He told him that Colonel Murphy, his wealthy employer, was working with a group of other powerful men in the financial and corporate worlds to build a "super organization to maintain democracy." These men the bond salesman said, were increasingly concerned about President Roosevelt's policies, which they considered "socialistic." They were deeply alarmed by how Roosevelt was abandoning the gold standard and increasing the supply of paper money to crate government jobs for the poor. They feared FDR's inflationary policies would shrink their fortunes and bankrupt the nation.
They called him a "traitor to his class"--they said he was taking the country down the same road as Russia. Something drastic had to be done to save America.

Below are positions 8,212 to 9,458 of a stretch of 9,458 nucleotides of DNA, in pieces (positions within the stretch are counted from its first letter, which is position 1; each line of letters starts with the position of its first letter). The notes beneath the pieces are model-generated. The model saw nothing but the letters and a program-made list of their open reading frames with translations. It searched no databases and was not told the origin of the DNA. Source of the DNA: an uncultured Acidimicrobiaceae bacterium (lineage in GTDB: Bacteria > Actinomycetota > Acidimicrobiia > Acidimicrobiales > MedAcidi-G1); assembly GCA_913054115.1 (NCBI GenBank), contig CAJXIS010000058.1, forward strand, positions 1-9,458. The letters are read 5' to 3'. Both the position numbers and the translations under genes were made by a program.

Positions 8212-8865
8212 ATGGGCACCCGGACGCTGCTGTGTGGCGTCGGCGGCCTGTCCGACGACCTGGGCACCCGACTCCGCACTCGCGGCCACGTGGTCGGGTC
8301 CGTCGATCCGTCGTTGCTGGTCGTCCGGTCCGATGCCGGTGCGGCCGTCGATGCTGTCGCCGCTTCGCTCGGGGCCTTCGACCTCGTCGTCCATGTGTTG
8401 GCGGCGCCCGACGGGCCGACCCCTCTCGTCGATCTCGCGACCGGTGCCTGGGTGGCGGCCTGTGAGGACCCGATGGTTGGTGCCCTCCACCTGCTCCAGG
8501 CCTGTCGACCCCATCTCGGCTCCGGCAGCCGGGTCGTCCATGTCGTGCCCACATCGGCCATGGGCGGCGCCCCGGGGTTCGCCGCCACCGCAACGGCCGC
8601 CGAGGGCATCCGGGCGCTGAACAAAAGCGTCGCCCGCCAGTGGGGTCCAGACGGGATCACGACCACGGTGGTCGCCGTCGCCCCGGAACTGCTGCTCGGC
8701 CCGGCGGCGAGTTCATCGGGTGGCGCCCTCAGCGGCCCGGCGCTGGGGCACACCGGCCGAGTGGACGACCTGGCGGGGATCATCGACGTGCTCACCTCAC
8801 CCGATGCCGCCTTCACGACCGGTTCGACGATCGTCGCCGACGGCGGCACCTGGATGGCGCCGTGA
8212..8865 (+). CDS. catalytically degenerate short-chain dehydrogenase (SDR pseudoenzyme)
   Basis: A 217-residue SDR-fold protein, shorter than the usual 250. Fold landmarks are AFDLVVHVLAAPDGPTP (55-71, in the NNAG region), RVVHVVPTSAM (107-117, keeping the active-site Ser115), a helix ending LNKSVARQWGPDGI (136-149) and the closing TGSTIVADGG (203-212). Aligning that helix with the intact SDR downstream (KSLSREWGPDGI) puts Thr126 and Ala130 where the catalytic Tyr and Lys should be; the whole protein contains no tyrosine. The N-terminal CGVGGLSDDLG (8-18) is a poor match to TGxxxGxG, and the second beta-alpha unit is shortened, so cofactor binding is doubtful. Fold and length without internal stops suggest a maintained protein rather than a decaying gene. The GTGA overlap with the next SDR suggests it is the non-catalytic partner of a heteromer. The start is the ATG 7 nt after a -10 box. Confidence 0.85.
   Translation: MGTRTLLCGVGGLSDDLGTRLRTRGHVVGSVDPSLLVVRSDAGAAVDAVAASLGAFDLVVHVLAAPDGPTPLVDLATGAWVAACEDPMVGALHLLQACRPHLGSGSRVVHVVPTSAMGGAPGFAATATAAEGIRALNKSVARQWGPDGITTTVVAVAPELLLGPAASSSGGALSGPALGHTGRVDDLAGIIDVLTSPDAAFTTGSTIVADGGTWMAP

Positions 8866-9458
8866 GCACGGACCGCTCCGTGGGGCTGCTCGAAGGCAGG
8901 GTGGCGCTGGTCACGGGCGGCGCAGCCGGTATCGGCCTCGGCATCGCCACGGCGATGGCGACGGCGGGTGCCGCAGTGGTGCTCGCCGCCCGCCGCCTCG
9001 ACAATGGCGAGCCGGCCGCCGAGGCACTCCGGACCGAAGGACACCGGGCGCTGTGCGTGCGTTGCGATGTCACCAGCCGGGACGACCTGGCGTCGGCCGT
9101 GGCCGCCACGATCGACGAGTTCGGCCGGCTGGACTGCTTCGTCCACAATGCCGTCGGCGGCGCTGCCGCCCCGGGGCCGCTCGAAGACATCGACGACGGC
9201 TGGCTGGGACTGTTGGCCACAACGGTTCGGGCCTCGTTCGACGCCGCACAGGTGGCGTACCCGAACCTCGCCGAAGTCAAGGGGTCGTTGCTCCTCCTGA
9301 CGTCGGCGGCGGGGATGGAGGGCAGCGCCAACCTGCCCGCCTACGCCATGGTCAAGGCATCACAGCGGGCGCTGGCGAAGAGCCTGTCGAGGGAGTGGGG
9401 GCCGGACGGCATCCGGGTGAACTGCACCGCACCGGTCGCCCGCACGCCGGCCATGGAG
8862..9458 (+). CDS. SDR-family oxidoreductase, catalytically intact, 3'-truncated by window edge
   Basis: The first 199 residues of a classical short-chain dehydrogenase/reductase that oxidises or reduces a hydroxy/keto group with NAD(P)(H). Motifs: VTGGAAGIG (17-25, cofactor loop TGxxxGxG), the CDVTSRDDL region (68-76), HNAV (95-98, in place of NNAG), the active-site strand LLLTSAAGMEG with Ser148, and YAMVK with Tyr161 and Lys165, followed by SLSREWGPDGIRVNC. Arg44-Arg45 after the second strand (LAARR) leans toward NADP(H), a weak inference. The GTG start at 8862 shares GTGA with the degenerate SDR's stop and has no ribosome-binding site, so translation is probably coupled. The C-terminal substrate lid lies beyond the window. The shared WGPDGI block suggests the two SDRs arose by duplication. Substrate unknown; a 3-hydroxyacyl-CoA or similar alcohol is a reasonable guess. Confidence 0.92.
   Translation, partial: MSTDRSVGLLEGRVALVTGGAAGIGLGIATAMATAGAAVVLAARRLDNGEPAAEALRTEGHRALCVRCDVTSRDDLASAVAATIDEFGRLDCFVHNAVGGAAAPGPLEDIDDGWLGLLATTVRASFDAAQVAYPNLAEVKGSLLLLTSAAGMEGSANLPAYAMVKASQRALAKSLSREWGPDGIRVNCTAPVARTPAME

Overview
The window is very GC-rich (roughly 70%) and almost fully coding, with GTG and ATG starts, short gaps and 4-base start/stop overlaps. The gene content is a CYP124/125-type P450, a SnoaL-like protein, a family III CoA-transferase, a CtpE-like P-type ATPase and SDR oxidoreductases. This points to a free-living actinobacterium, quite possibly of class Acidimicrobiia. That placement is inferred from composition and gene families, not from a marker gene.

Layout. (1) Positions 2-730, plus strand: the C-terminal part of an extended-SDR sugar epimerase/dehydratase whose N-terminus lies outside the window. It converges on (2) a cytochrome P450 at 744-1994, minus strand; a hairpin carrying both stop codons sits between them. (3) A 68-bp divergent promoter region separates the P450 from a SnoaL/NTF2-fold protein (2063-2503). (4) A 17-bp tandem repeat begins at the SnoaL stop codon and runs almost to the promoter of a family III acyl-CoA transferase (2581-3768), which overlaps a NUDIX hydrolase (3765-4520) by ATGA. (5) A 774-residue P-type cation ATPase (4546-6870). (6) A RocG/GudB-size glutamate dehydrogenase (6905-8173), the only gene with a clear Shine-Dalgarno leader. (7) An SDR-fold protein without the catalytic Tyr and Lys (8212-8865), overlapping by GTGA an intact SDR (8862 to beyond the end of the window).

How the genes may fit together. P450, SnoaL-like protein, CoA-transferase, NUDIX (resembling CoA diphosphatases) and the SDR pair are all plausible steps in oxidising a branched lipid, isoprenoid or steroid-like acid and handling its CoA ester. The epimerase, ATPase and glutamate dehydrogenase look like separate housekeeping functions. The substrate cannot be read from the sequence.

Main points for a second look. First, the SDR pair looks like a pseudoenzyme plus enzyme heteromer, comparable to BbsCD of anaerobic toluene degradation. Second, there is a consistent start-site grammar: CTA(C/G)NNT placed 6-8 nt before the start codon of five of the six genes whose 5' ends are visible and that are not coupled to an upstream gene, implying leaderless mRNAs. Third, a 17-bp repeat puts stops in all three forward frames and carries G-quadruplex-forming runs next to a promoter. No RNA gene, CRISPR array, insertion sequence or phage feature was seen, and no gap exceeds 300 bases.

Butler was stunned and infuriated by what he was hearing. But he tried to keep his famous temper in check--he needed to know more. What did these people want with him? Butler asked Macguire.
...A couple of weeks before, MacGuire had told Butler that the "super organization" to overthrow the Roosevelt presidency would be announced soon. The Wall Street man predicted that it would be described benignly, as a society "to maintain the Constitution." Now staring at the newspaper in his well-worn armchair, a chill ran up the general's spine.